So far it's up to #1000 and no etch yet. Don't mind the j hooks :lol:. Should I begin etching now? Should I use a soft back from here to help create topography? Should I get finer paper?

 

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What are some steels that produce a really good Hamon? Preferably steels that a noobie could heat treat without a problem..

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17 minutes ago, Conner Michaux said:

What are some steels that produce a really good Hamon? Preferably steels that a noobie could heat treat without a problem..

True 1075(not admiral 1075/1080), 1095, W1, W2 and the Japanese White. Of those easily available in North America, Aldo's W2 give the best hamons. 

That being said, you need either luck, a good HT setup with a thermocouple or excellent eye balling of decalescence. Preferably a mix of it all. It's also preferable to use an accelerated quench oil or water/oil interrupted quench to get more activity. Also, the lower the austenizing temp, the more activity you get but it's also easier to screw up. 

That's what I've learned about this wizardry to far :lol:.

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2 hours ago, Joël Mercier said:

True 1075(not admiral 1075/1080), 1095, W1, W2 and the Japanese White. Of those easily available in North America, Aldo's W2 give the best hamons.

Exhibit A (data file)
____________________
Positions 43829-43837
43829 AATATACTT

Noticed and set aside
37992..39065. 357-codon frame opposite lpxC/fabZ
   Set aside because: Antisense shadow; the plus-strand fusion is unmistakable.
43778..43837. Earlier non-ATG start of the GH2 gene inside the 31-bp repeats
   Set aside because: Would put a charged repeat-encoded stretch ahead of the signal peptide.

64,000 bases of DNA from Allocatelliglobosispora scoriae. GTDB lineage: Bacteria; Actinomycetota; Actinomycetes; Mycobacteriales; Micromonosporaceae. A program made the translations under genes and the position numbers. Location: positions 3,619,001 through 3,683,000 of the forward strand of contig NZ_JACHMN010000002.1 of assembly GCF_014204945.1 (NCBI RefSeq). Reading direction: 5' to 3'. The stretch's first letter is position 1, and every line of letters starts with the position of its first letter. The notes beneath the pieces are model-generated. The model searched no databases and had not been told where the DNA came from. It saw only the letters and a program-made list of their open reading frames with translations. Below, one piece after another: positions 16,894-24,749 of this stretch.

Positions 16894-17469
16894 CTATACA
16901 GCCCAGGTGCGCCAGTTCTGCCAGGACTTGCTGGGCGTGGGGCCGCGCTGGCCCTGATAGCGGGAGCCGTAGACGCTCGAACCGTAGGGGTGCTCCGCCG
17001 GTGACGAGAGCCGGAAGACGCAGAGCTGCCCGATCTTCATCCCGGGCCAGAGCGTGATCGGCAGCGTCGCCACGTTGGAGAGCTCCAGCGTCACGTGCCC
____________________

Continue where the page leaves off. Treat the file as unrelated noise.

That being said, you need either luck, a good HT setup with a thermocouple or excellent eye balling of decalescence. Preferably a mix of it all. It's also preferable to use an accelerated quench oil or water/oil interrupted quench to get more activity. Also, the lower the austenizing temp, the more activity you get but it's also easier to screw up. 

That's what I've learned about this wizardry to far :lol:.

Wizardry indeed...:huh:

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4 hours ago, Joël Mercier said:

A customer who commissioned a pair of kitchen knives insisted in having a hamon on the bigger one, so here it is. I am looking for pointers to get the best possible definition with what I currently got on hand. Wet/dry up to #1500, ferric chloride, hard back and foam back.